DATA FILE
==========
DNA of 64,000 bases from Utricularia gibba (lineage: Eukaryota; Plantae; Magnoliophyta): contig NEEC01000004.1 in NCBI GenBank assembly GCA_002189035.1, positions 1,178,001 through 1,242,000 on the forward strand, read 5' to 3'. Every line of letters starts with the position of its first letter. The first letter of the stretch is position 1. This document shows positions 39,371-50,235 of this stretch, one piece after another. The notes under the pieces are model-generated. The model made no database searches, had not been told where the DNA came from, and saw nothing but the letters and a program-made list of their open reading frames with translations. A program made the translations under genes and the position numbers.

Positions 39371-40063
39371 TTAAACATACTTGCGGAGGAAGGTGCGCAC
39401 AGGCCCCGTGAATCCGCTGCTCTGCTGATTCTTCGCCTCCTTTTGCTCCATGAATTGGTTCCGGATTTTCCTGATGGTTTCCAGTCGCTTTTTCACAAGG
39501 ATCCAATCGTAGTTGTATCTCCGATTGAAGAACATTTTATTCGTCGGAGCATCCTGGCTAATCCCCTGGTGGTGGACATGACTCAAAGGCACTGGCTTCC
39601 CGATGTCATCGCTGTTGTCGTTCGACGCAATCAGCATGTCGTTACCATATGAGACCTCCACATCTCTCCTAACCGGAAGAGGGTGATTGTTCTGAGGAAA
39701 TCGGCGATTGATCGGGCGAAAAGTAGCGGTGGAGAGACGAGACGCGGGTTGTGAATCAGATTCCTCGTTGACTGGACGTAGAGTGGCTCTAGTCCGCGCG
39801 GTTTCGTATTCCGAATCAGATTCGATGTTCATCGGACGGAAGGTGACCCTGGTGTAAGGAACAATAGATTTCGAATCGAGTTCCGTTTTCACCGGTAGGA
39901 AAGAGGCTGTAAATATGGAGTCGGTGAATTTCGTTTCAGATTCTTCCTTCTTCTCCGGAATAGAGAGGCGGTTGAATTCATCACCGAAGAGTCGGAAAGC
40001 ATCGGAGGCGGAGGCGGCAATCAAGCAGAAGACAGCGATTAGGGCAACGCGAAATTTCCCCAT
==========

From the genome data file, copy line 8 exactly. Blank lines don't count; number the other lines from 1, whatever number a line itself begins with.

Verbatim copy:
39801 GTTTCGTATTCCGAATCAGATTCGATGTTCATCGGACGGAAGGTGACCCTGGTGTAAGGAACAATAGATTTCGAATCGAGTTCCGTTTTCACCGGTAGGA